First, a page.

$16.7 million in federal child care relief funds: Last month, OSSE was awarded $16.7 million in child care relief funds. In partnership with DC Action, the agency held listening sessions with early learning programs to understand what relief programs needed and how they needed it delivered using these limited federal funds. A clear theme arose from these listening sessions: programs needed grant funding to cover the increased early learning costs due to COVID-19. Programs also asked for centralized support for key COVID-related costs, such as cleaning supplies, PPE, and staffing. The financial cost of COVID-19 has been devastating for early learning programs and they still need relief. Last week, OSSE submitted its plan for using these funds to the Secretary for Health and Human Services. We look forward to seeing this plan and hope that it responds to the needs that programs shared with the agency.
American Rescue Plan funds: In the next few days, Congress is expected to pass a relief bill that will include $64 million in child care funds for DC. A portion of these funds - approximately $25 million - are relief funds and must be spent by the end of this fiscal year. The remaining amount - $40 million - is for expanded child care assistance. These funds are a tremendous opportunity to stabilize the child care sector and fill gaps in DC’s provision of relief to date. They are also a chance to make some important systemic improvements to address gaps highlighted by the pandemic and described in my testimony below. We urge OSSE to meaningfully engage early childhood policy and practice partners to quickly and responsively support the early learning sector with these funds.
Workforce challenges are more pronounced now than ever: higher pay and better educational opportunities are needed. In DC Action’s recent survey of child care programs, the majority of program directors reported that staffing challenges created barriers for their programs during the public health emergency. Due to the COVID-19 pandemic, DC’s child care workforce has taken a significant blow. Programs report that a segment of early educators have left work to seek jobs with higher pay or to protect their families’ and their own health and safety. Programs have also experienced increased staff absences due to illness during the pandemic. A growing workforce shortage endangers programs’ ability to serve children and makes reopening to the District’s full licensed capacity an impossibility.
Many of the workforce challenges during the pandemic are symptoms of larger system failures, including many that OSSE has the power to address in the child care subsidy program. For example, the program currently reimburses programs based on assumption of very low wages (on average about $35,000 per year). These wages are lower than a livable wage in DC for early educators. Only lead teachers designated high quality earn a living wage, although it is the absolutely lowest possible wage considered liveable. For a sector providing such critical services, and already facing workforce shortages as OSSE simultaneously increases educator credential requirements, fair wages will be key to the viability of the sector and availability of child care for the families who rely on it. Birth-to-Three for All DC mandated that OSSE complete a compensation study to identify fair wages for early educators. This activity was funded in FY 2019 but the findings have yet to be released. Identifying and implementing fair wages for this workforce will be key to increasing the availability of early learning programs and families’ access to them, and increasing programs’ quality.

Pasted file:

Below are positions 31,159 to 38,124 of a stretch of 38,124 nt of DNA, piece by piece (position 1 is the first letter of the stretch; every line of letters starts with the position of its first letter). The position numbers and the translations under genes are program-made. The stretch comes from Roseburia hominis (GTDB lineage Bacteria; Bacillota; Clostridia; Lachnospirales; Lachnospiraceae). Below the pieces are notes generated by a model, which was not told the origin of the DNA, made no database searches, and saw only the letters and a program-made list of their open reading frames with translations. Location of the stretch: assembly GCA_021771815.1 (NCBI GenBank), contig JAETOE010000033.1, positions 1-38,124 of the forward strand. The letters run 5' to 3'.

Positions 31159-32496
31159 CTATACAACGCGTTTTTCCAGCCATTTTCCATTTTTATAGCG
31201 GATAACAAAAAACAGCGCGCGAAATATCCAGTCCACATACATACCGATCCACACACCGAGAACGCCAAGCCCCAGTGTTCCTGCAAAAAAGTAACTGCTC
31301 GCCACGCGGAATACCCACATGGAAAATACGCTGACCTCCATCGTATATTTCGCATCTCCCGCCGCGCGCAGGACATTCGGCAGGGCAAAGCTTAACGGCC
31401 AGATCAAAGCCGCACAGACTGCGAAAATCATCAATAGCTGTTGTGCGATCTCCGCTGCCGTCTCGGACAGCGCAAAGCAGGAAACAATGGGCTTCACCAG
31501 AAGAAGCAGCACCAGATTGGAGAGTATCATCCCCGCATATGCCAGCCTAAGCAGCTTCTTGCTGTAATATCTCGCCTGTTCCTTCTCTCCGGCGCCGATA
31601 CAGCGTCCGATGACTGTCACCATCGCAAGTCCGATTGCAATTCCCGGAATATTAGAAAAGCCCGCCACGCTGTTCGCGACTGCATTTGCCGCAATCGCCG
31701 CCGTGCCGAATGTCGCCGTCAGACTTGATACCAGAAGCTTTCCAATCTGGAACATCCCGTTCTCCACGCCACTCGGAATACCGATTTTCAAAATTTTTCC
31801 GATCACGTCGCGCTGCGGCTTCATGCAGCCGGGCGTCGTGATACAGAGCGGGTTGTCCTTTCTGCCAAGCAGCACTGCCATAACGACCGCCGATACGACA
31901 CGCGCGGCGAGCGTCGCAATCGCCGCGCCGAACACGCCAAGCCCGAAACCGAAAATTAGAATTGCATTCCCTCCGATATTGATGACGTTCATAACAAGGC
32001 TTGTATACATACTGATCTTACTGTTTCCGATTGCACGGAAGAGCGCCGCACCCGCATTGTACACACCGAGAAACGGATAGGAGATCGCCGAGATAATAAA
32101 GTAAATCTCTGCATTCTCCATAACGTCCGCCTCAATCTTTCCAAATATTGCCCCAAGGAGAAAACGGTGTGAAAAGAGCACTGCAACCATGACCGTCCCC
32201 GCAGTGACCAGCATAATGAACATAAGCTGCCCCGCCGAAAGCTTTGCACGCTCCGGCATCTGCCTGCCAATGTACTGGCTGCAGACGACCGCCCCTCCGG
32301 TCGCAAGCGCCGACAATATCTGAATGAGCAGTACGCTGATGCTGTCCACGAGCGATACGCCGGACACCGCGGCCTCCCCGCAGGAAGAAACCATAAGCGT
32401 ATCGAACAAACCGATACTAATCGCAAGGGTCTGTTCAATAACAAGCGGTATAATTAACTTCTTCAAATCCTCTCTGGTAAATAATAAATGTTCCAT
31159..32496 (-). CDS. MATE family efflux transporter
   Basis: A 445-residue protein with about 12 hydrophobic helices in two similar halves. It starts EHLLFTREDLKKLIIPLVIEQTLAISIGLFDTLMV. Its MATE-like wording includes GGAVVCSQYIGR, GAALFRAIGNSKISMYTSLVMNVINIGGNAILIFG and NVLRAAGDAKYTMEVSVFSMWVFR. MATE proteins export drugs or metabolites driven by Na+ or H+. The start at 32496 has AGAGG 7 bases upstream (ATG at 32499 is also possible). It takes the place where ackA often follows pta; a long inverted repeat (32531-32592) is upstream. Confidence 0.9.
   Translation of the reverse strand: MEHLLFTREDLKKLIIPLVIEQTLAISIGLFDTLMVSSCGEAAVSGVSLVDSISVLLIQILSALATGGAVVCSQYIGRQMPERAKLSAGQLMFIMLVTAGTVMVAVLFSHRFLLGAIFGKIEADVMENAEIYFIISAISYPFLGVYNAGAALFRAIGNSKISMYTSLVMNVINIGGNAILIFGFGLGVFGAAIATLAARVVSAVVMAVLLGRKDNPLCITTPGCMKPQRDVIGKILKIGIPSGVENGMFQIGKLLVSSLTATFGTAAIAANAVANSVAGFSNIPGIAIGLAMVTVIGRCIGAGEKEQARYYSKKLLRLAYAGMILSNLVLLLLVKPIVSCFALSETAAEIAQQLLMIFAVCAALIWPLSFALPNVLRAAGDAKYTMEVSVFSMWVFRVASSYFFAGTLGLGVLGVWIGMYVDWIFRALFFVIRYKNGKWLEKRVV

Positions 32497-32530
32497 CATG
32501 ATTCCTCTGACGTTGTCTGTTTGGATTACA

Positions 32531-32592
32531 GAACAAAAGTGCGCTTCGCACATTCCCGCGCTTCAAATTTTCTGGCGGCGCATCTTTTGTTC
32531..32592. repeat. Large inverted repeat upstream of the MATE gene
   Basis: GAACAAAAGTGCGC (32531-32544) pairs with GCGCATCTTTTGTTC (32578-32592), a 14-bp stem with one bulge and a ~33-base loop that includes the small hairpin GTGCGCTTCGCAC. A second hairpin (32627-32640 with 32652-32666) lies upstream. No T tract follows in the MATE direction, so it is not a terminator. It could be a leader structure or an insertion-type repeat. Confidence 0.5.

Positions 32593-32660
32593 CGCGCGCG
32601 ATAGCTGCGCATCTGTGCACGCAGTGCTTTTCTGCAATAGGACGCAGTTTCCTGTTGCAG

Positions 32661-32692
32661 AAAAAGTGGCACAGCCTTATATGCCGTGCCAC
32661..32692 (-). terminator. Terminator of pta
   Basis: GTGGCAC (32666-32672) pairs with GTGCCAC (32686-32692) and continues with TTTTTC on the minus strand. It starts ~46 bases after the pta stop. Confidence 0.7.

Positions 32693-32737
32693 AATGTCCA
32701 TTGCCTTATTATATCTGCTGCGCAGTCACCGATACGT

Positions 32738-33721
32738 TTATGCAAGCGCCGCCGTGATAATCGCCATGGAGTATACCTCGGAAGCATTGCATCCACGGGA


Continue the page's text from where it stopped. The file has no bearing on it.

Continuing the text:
I want to emphasize that the intention of the District is to expand access to the DC child care program to a large portion of the families of young children in the District in the coming years through the Birth-to-Three for All DC law. Improvements to this program, therefore, are likely to positively impact families beyond those currently eligible as the law is implemented.
Reimbursing child care programs participating in the subsidy program based on enrollment, rather than attendance, is necessary to make the subsidy program more equitable and appealing to child care providers, and to stabilize programs. The child care subsidy program pays participating child care programs based on child attendance, while most program costs are incurred based on child enrollment. Under this approach, subsidized child care programs’ revenue depends on factors outside of their control - whether a parent chooses to bring a child to care on a given day - and reduces the stability of these programs. Programs that accept parent pay for child care charge tuition that does not fluctuate based on a child’s attendance. This is an important business practice that accounts for the fact that programs incur costs even when a child is absent. The most significant cost drivers in a child care program’s budget are staffing, rent or mortgage, and office and administration, factors that are unaffected by a child’s absence. OSSE’s subsidy payment approach - withholding payment for occasional absences - inequitably penalizes and harms programs serving children in families with low incomes.
OSSE should build on its practices during the public health emergency to establish enrollment-based payments. The timing is right: incoming federal funds and the timing of CCDF state planning are an opportunity to build this approach into DC’s child care subsidy program. During the pandemic, OSSE wisely increased the number of allowable unexcused absences before funds were withheld. While this played an important role in reducing the burden of increased absences on programs’ already suffering revenue during the pandemic, long-term permanent changes are needed to promote equity and strengthen the viability of programs caring for and educating children who face barriers due to economic marginalization and racism. To truly cover the cost of caring for children in families with low incomes, stabilize the incomes of child care programs participating in subsidy, and to make the child care subsidy program more appealing (and therefore reach more families with low incomes), DC must reimburse early learning programs based on their program’s enrollment.